You can’t beat a pie to look forward to on a cold night, and this truth becomes even more obvious if the pie in question has a suet crust. There’s just something about the bouncy, airy suet crust that rings our bell! It’s more common in the north than the south, for example in the Lancashire/Yorkshire meat and potato pie, but we particularly like to use it on a steak pie to create one of the most comforting of comfort foods.
One of the ultimate Winter warmers, a bowl of this brings to mind Les Halles, Paris, back in the day when it was still a market and the traders and porters used to enjoy a bowl for breakfast. Two things are essential to make it work – a good beef stock, and braising the onions in butter, slowly, for a good half an hour. This brings out the sugars in the onion, giving the finished soup a lovely sweetness. It is filling and satisfying, and in the end, who can argue with a bowl of soup that has cheese on toast on top?
One of the national dishes of Ethiopia, Doro (chicken) Wat is a magnificently spicy, warming delight. When done traditionally it is truly fiery, to the same mouth numbing level as a Vindaloo, and it also features the unique flavour of Ethiopian passion berry. Ethiopians use a type of clarified butter to make Wat, similar to ghee, but sunflower oil works for those who don’t care for ghee. The base of the dish is Berbere spice blend, and the key to success is patience as there is a long cooking process involved, specifically the slow-cooked onion, garlic and ginger. To get the right result, it is essential not to skimp on the time.
A traditional Greek winter dish, this is one of those one-pot wonders that can feed a family and then some! Traditionally it would have been taken to the village bakers to be cooked, to be collected and enjoyed on the way home from work. It is often made with beef, but we love this lamb version. Orzo pasta is the one shaped like large grains of rice, and it can be found in Greek, Turkish or other Mediterranean grocers. The best cheese to use is Greek kefalotyri, but pecorino is a suitable substitute rather than Parmesan.
A classic and traditional English beef stew includes a surprising collection of spice, although they are aromatics rather than fiery examples. This recipe uses shin beef, which lends itself so well to slow cooking either in the oven or on top of the stove, and is spiced with ginger, allspice, coriander and orange zest. The orange zest brings balance, the ginger a little zing and the allspice a sweet, warming character. Serve this with suet dumplings for a real English wintertime treat.
One of our great food memories is Couscous
Royale in Paris – a collection of meats including merguez, chicken and lamb meatballs are the centrepiece of this delicious feast, but perhaps our favourite bit has always been the veggie stew that goes with it. Carrot, turnip and chickpeas slowly simmered in a spicy broth which is mild, aromatic and warming. We often recreate this one at home, forgetting the meat and just having a plate of the veggie stew with a pile of buttery couscous. Our Ras El Hanout or Marrakesh chicken blend are both perfect for this dish.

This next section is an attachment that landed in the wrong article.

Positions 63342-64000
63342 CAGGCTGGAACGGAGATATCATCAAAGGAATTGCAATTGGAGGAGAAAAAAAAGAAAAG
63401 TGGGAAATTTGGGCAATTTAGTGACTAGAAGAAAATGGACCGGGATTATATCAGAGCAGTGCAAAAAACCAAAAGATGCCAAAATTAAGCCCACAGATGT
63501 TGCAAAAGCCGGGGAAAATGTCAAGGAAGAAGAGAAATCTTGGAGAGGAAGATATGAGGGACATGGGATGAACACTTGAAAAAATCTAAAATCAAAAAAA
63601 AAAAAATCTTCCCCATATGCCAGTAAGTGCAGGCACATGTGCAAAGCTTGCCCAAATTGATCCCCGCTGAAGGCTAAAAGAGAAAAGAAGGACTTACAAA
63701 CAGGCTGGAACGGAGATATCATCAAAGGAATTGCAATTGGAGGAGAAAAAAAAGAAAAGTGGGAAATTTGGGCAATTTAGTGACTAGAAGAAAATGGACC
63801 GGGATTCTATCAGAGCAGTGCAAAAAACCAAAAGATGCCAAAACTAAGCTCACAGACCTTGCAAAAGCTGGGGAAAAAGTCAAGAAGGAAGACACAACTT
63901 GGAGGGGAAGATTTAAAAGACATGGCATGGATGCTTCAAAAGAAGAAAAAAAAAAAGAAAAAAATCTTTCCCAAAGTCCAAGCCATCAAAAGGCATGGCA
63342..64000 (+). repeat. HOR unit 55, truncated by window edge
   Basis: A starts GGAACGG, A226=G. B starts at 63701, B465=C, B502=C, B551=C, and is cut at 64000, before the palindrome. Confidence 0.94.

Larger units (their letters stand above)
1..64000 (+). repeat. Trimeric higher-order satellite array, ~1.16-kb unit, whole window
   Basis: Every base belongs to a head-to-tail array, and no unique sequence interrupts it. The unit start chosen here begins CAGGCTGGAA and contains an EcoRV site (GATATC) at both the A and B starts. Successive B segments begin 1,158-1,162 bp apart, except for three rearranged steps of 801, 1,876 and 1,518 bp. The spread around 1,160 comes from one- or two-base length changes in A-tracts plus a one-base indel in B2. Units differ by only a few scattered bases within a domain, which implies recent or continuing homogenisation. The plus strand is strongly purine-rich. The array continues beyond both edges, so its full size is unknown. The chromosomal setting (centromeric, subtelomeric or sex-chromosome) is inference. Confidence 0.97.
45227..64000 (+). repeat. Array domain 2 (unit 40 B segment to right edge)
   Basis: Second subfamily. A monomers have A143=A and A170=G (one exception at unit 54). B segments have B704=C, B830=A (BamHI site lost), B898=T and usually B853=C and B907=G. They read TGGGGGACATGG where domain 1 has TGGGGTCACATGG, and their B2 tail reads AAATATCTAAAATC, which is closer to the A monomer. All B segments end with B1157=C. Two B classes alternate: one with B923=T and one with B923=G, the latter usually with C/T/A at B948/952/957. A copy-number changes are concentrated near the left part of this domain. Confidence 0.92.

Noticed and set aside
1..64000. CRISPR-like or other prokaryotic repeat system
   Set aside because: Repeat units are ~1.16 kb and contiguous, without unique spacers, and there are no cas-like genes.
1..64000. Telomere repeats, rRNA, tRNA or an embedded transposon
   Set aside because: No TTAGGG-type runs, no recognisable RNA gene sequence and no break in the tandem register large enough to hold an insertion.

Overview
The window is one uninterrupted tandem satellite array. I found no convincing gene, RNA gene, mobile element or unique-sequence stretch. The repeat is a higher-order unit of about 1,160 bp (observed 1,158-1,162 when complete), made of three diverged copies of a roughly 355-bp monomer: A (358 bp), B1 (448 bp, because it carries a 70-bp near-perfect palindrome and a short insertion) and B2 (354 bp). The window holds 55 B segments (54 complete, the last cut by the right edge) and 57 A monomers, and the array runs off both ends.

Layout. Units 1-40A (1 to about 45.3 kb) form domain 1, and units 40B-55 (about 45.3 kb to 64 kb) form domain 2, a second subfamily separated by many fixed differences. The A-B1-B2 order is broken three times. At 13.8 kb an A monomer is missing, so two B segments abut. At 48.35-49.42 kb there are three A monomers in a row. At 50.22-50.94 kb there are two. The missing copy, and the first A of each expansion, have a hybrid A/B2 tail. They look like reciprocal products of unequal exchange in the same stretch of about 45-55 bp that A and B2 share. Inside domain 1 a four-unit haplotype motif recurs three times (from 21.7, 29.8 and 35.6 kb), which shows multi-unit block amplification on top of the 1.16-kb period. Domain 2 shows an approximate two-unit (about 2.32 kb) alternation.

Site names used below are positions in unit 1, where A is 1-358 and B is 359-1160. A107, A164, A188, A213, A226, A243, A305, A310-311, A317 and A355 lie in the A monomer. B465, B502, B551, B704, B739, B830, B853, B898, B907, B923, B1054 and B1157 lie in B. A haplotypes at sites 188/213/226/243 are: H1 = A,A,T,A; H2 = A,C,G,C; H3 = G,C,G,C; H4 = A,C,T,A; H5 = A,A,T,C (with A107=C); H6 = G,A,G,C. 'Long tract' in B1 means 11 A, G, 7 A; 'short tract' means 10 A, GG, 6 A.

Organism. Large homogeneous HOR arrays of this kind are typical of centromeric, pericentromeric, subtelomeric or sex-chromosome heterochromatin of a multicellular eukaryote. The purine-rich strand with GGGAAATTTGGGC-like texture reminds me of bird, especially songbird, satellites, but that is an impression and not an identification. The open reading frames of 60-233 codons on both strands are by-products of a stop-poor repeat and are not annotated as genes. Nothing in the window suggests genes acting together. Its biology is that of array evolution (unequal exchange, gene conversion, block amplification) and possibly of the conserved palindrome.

Featured in our egg feature in this newsletter, this is one of Japan’s greatest comfort foods, much loved by children and adults alike. The name literally translates as ‘parent and child bowl’, due to the chicken and eggs being used in the same dish. It is quick and easy, perfect for lunch or a light supper, and is a really authentic taste of Japan.
This lovely veggie dish (itself a rarity in meat-loving Spain) is from Andalucia, heavily influenced by North Africa. The tang of capers and apple vinegar is balanced by a little sugar, and the dish is seasoned with coriander, cumin and paprika. It is best to keep the cauli crunchy, and the dish can be enjoyed cold as well as hot, for example as part of a salad buffet. Sweet, sour and aromatic, this is a real treat!
The meatball is available on pretty much every tapas menu in Spain, but the quality varies enormously – this version is one we enjoyed in Jerez de la Frontera, and is different first because the size of the meatball is, well, big, and second because it is just totally delicious. It is hearty enough to be served as a main course with a few chips, if you allow two meatballs a head, but of course it is also great as part of a tapas spread. The two elements (meatball and sauce) can be prepared ahead of time and then reheated either in a pan or in the oven (better, but be careful the dish doesn’t dry out) when it is time to eat. The smoked paprika is the key player in making this sauce truly delicious.
Recently spotted in Singapore on the menu of a certain large hamburger operation is the Rendang Burger, which we think is an excellent idea. Reports claim that the corporate version is very tasty indeed, but it won't be as tasty as this! We've used our handmade Rendang blend combined with extra coconut, lemon grass and crispy fried onions to recreate that deep, aromatic and spicy rendang flavour. Build your burger with an Asian slaw, and forget the ketchup - this one needs to be topped with your favourite chilli sauce for the ultimate flavour. In Malaysia or Singapore, this would always be garnished with a fried egg (so many things are in that part of the world!), feel free to go native should you desire.